EU’s Strong Customer Authentication comes into force

But concerns still remain that the financial industry's ecosystem and infrastructure aren’t fully ready for SCA

Financial institutions must, from 14 March, abide by the Financial Conduct Authority (FCA) deadline for implementing Strong Customer Authentication (SCA) procedures for online banking.

The Second Payment Services Directive (PSD2) effort by the European Union (EU) to standardise security procedures, which came into force on 14 September last year, is approaching the end of the six-month delay enforced by the FCA. 

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For e-commerce transactions, the changes will in effect come into force from March 2021, which means an 18-month implementation window.

Banks and other financial entities in the UK, by Saturday, will be expected to fully comply with the regulations, which involves implementing additional verification checks for online banking customers, such as multifactor authentication (MFA).

The changes mean that customers will no longer be able to checkout online using just credit or debit card details, with an additional form of verifiable ID also required. It’s been heralded as an important step to improve security around financial transactions, but businesses may fear the customer experience disruption that an additional check may lead to.

“Ever-rising fraud levels are linked to the consumer preference of mobile e-commerce, forcing regulation to keep pace with innovation,” said CEO of Veridium James Stickland.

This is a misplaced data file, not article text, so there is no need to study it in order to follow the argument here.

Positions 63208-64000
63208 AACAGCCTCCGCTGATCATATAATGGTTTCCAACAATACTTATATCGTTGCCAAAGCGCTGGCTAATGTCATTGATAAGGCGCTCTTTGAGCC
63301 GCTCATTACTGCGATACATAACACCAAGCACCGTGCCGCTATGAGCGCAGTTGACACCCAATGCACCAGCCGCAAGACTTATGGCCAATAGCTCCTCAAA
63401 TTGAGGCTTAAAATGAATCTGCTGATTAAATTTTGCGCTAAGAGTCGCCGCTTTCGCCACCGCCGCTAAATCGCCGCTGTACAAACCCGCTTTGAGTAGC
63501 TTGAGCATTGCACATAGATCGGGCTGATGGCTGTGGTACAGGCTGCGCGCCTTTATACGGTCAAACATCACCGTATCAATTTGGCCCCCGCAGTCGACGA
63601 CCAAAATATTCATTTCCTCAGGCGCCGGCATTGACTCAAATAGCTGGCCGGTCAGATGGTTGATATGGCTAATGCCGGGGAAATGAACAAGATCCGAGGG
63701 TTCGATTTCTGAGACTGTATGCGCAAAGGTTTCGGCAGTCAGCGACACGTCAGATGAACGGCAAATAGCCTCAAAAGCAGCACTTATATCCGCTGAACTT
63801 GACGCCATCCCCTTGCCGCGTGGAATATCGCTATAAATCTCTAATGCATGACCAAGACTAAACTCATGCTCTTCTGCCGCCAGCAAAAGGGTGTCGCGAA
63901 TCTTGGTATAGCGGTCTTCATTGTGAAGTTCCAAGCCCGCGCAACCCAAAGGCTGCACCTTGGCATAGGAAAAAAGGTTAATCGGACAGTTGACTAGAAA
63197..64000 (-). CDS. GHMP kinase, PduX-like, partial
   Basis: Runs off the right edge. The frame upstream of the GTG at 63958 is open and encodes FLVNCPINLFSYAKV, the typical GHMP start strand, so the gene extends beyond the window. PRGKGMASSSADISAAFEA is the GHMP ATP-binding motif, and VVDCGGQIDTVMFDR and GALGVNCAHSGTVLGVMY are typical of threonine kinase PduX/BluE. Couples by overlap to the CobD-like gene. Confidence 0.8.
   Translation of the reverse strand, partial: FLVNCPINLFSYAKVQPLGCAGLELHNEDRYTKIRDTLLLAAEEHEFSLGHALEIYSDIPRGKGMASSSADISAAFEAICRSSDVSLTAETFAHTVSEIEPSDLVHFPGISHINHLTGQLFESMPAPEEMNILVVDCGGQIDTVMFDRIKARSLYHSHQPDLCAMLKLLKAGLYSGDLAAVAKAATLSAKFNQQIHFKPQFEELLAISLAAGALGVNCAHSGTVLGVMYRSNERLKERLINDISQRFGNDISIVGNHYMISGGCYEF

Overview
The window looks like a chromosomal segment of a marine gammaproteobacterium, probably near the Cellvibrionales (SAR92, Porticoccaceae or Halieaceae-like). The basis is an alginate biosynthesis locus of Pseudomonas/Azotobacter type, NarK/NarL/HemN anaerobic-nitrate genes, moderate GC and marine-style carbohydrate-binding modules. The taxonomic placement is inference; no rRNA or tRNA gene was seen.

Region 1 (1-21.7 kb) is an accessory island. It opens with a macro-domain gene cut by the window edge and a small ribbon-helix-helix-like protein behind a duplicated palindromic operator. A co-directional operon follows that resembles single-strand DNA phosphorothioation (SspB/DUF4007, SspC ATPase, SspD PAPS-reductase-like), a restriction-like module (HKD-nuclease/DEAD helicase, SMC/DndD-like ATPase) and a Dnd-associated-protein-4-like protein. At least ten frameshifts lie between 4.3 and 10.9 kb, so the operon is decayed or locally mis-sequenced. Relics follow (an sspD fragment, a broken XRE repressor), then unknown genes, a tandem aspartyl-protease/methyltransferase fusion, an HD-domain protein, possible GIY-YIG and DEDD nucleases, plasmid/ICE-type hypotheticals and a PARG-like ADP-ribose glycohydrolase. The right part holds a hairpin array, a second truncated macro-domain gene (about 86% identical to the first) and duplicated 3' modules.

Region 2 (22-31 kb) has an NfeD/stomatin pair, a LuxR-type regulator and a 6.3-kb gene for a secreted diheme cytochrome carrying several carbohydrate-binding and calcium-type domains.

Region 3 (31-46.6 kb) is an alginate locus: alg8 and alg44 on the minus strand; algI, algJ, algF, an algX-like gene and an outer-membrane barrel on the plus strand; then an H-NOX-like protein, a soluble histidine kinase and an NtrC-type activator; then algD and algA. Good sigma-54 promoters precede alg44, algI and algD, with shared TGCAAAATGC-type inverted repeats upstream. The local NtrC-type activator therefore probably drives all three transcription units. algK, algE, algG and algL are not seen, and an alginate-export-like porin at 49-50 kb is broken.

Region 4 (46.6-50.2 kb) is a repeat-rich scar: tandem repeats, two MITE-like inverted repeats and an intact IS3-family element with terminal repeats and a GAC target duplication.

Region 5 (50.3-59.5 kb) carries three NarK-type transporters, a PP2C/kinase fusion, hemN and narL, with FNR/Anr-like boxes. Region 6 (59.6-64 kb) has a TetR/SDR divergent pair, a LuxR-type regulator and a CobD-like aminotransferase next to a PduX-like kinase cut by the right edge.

“Businesses have had an extended period of six months, in addition to the two years since the initial announcement, and there is no legitimate reason not to be compliant. A failure to integrate Strong Customer Authentication demonstrates a disregard for consumer protection - it should have been prioritised long ago and viewed as a business differentiator.”

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Although there will be benefits in terms of security, detractors of the regulation worry about the effect it can have on consumer behaviour, and serve as a barrier to business. Stickland suggests these assumptions are false, however, because consumers will value the sense of confidence that their financial information and payments are safe when making transactions.

“While the primary purpose of this regulation has been to check large-scale online fraud, many have raised concerns that SCA will lead to poor customer experience,” said Venkatesh Varadarajan, a partner in financial services at Infosys Consulting.

“There will be a significant increase in online transactions that will need a ‘step-up’ in authentication. Many retailers don’t have fond memories of the technology around 3D Secure that led to poor customer experience and high shopping basket abandonment rates.”

Among the wider concerns are that the ecosystem and infrastructure aren’t fully ready for SCA, mainly due to past concerns, as well as the lack of knowledge about options available to financial institutions.

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 “In terms of solutions, there are newer technologies available, like 3D Secure 2, which addresses some of the concerns,” Varadarajan continued. “Retailers and payments firms must explore their options to strike the right balance between managing fraud risks and minimising disruption for customers.

“Some good practices already exist. Both Apple Pay and Google Pay already use two-factor authentication, using a password, fingerprint, or face-scanning technology - as well as card details - to authenticate a customer making a purchase.  

“The final critical piece is communicating the benefits of this new approach to consumers, highlighting how it enhances security and reduces fraud. With these levers and a planned approach, the ecosystem can ensure readiness for the regulation within the March 2021 timeframe.”

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